Last but not least, I need a new intern. Nadeska “Nasdaq” Alexis is moving on to tanner pastures, and I will be lost without her. I am looking for someone to help set up interviews, transcribe them, prepare me (which includes making sure my shirt is buttoned correctly and I’m not wearing two left shoes), and laugh at my bad jokes. You need to like going out of course, as you’ll get lots of invites through me, BlackBook, and otherwise. There is further major upside potential, as BlackBook likes to hire from these ranks too. Writing your own stuff can and has happened, both for online and print. Look up Nadeska’s body of work; she did a great job and I will miss her. If you’re interested, email me at {encode=”slewis@bbook.com” title=”slewis@bbook.com”}.

Industry Insiders: DJ Todd Mallis, Spin Purist

DJ Todd Mallis on being born with a DJ’s name, why you’ll never be Amy Sacco, and how people in the scene can go from green to dark if they aren’t careful.

What clubs are you working at these days? I am currently working at 1Oak, Citrine, Marquee, and Southside. They are green lighting, trying to keep it cool. I used to do seven nights a week for months at a time.

What’s your take on the state of the nightlife industry? What seems to me to be the biggest problem with New York right now is that it hasn’t evolved since the sets that Mark Ronson and Stretch Armstrong were playing back in ’97, which are still being played today. Artists and DJs are ready to evolve, and music has evolved, but the actual industry hasn’t changed. There are places like Beatrice Inn, Santos’ Party House, and places in Brooklyn that are out of the box, and it’s working. The customers are educated and smarter and cooler. I give 1Oak credit for mastering the perfect balance. They have bottle service, and they also hire good DJs and let them do their thing. Its not a controlling atmosphere where you are scared to be too creative cause you might not have a gig next week. I think it works there cause they have more owners with very different personalities …Jeffrey Jah, Ronnie Madra, Richie Akiva, and Scott Sartiano. Ronnie wants house, Jeffrey wants new wave, Richie wants hip hop, and Scott wants rock. That is a perfect matchup. It’s great. The kiss of death is when people who are opening a club say, “I want it to be just like Bungalow 8.” Cause you are not going to be Bungalow 8. You are not Amy Sacco.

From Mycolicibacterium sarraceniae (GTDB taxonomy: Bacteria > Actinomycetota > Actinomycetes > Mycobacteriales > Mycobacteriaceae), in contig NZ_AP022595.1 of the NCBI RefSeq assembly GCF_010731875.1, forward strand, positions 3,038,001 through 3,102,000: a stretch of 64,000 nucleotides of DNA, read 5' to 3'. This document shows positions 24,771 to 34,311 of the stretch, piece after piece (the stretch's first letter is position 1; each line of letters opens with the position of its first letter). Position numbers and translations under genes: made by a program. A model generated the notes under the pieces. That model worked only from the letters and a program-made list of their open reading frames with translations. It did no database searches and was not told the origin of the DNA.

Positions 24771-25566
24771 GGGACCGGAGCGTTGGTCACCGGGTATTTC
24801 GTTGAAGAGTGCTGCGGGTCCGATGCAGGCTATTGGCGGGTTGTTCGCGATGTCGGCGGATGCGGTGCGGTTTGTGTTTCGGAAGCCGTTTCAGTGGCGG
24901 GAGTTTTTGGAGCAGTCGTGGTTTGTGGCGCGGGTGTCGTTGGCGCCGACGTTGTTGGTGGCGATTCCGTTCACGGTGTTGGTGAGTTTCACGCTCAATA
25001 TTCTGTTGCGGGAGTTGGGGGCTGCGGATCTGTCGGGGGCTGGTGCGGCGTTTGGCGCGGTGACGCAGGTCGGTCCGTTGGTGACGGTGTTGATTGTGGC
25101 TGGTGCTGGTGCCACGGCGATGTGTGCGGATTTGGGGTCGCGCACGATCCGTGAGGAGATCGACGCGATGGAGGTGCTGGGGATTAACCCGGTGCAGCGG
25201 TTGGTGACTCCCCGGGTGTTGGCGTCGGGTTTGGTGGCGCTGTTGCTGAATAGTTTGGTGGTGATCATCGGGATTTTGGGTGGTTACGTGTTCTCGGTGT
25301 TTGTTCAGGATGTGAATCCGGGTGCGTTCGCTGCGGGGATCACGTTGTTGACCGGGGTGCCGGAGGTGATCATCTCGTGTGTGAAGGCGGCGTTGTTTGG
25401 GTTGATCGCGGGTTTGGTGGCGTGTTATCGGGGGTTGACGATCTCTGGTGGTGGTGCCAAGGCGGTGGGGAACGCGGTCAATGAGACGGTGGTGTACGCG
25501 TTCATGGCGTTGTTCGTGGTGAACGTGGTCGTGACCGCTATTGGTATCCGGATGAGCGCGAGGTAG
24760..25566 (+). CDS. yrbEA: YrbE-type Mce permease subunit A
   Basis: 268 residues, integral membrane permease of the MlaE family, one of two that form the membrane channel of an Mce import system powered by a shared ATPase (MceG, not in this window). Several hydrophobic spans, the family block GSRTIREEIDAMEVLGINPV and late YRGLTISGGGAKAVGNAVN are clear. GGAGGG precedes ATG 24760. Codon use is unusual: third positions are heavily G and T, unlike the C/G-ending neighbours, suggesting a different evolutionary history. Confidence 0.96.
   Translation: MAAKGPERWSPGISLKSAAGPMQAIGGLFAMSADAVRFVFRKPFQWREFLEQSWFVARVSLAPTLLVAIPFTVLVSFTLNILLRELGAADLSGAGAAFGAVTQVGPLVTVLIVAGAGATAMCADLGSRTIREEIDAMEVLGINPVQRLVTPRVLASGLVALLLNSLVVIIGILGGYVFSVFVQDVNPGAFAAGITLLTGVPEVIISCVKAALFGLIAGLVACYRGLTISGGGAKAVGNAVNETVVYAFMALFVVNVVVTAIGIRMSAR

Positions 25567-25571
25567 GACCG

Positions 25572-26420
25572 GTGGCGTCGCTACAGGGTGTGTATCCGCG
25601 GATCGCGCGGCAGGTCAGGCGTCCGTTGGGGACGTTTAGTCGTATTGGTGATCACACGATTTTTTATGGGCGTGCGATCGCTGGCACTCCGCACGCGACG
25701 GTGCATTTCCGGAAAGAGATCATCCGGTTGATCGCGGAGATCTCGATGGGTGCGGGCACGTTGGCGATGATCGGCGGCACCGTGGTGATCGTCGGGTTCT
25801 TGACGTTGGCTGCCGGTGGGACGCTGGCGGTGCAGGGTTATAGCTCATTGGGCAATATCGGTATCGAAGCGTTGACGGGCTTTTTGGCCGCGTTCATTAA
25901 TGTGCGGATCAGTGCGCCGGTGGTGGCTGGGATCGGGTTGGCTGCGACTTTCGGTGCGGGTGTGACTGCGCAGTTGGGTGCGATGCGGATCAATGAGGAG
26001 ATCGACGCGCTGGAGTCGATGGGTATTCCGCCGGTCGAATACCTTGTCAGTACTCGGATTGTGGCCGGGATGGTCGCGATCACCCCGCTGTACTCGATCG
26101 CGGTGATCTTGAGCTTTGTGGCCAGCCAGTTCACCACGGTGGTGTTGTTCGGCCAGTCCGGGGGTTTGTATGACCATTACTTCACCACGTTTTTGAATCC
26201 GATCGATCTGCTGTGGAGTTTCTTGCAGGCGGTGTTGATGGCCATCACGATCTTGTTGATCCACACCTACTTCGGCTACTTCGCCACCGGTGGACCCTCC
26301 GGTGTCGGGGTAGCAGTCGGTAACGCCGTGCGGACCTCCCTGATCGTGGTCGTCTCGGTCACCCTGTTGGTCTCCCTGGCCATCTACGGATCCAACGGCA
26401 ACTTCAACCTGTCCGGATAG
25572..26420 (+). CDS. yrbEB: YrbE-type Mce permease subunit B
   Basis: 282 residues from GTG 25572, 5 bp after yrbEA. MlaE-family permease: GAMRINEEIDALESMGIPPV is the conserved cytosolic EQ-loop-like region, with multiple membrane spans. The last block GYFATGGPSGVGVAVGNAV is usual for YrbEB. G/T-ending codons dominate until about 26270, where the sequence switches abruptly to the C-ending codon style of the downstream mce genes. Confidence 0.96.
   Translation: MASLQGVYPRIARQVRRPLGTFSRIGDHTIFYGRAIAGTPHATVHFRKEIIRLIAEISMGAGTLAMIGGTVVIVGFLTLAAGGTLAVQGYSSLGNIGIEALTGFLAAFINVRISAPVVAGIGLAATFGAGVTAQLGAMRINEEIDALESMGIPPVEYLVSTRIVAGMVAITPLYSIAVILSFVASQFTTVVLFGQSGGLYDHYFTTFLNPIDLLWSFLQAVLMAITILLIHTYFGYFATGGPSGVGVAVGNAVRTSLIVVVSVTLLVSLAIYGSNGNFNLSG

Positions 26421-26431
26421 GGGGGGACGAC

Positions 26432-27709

What do you like about Santos’? Santos’ is cool cause they play a lot of sub-genres like electro-rock, etc. That’s their platform. Like for the past years, every other club’s platform has been hip-hop. They are ahead of the curve. They bring in all types of DJs. They have been flying these cool ones in from France. It’s an electro-hipster movement. Its super creative, kind of grimy and just cool. I think it’s great. For so long people didn’t want house music because it was a four four beat, and it was like, “Where do we go from here.?” House music has really grown cause there are so many creative kids out there that are using all the genres of music that we have been listening to and plugging it into the electro movement. It is working.

What started you in this game? At 19, I left college to come back to Manhattan, and a friend’s boyfriend was opening a lounge in Tribeca. Wass actually opened doing the door. It was like 1999 to 2000. Tribeca was no man’s land. They needed a DJ. My friend knew I had a record collection and turntables, and I didn’t have a job. I didn’t need a DJ name. People think it’s Todd Malice. It’s Mallis.